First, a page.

In late August JetBlue raised many of their fees, including checked bag fees. Among other changes, they raised the cost of a first checked bag on a domestic itinerary from $25 to $30. Not surprisingly, United, American, and Delta, all followed pretty quickly.
It looks like a fifth US airline will now be raising checked bag fees. Alaska Airlines has announced that they’ll be increasing checked bag fees for tickets purchased or last exchanged as of December 5, 2018.
Here’s a chart with Alaska’s new baggage fees:
With these changes, we’re seeing the cost of a first checked bag increased by $5 (from $25 to $30), the cost of a second checked bag increased by $15 (from $25 to $40), and the cost of a third checked bag increased by $25 (from $75 to $100).
I’m not surprised to see Alaska following the lead of other airlines, though it is interesting how they waited a while to announce it, and are even giving significant notice (while in the case of other airlines the new policy was instituted effective immediately).
Alaska Airlines has a problem right now. The airline used to be a favorite on Wall Street, but since their takeover of Virgin America, Alaska’s stock hasn’t been doing great. The issue probably isn’t just the questionable/expensive takeover, but the fact that Alaska Airlines tries to have a backbone, and unfortunately that often doesn’t pay.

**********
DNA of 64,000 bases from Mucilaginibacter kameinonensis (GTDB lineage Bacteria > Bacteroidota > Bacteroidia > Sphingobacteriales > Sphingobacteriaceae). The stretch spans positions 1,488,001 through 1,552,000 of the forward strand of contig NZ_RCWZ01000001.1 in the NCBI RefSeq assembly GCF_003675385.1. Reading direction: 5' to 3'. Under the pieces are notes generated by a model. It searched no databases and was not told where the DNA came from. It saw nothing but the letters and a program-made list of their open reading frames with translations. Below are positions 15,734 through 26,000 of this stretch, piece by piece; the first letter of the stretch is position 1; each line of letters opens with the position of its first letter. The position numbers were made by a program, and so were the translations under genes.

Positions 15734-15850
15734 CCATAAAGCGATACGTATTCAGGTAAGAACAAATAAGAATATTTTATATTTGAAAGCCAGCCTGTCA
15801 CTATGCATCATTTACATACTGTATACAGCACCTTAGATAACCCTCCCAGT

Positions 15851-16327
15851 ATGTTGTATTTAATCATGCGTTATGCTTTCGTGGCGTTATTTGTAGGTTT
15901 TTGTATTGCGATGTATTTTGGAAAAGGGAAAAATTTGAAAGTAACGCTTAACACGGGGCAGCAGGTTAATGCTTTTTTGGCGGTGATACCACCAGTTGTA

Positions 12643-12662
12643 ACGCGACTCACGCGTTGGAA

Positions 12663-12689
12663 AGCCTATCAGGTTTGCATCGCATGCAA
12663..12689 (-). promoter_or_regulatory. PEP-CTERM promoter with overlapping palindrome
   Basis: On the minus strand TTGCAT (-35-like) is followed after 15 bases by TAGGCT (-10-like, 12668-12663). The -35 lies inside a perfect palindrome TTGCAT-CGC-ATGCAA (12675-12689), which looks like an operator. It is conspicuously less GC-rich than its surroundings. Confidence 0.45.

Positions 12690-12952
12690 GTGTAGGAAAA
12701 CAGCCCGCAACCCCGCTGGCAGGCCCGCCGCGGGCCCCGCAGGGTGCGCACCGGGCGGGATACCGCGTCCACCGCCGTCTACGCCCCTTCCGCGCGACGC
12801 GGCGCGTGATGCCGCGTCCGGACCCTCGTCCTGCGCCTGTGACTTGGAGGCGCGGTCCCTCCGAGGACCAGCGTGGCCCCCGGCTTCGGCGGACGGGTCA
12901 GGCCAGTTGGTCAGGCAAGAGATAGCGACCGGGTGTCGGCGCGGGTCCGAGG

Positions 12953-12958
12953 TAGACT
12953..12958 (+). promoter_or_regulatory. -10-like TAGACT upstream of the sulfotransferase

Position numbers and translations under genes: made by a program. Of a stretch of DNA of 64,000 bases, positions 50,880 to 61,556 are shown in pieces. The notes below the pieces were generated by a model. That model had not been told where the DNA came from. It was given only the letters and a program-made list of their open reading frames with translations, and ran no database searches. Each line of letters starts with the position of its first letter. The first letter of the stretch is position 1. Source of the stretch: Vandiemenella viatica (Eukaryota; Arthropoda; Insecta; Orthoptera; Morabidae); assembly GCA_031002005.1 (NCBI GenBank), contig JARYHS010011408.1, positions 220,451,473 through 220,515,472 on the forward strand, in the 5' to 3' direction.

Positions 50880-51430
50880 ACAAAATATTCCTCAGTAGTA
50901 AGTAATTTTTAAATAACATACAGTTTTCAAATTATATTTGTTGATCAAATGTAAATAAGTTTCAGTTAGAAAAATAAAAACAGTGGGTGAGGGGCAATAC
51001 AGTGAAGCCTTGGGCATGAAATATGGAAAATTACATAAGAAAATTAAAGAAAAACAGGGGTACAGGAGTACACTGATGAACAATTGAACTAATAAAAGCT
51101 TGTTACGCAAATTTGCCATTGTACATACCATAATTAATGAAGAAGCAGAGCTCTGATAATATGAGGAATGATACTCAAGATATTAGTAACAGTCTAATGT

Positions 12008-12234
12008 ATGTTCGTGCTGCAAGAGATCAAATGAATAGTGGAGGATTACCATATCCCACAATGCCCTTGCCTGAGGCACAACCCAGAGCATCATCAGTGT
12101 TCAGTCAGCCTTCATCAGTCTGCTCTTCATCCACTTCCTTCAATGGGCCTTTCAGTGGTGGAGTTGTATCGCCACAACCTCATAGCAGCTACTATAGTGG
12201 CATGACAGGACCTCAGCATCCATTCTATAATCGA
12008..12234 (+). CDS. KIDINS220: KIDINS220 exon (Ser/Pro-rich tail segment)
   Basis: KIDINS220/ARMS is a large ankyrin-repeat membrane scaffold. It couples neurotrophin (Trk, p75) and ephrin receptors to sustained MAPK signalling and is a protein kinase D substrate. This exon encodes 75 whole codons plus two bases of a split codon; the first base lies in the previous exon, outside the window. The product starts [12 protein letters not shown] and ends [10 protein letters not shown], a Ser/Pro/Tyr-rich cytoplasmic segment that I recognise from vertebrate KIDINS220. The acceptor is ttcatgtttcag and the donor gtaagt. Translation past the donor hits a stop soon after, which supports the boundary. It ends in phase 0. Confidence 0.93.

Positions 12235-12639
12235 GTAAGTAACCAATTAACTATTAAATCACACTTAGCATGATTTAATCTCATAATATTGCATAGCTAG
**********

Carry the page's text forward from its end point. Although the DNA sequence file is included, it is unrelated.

While American, Delta, and United have been generating all kinds of money through fees, Alaska Airlines has avoided introducing basic economy, and has even had significantly more reasonable change fees. The airline wants to do the “right” thing, but unfortunately that doesn’t always pay off.
As of this June, the airline increased change and cancelation fees on many types of tickets, which is a sad move that’s still not surprising. The airline has indicated that they plan to introduce new “saver fares” soon, which would probably be similar to basic economy.
It’s not surprising to see Alaska follow other airlines when it comes to these changes. It’s sad that this is the case, but the reality seems to be that trying to run a “good” airline just often isn’t as profitable as running a Scott Kirby-esque airline. Sad!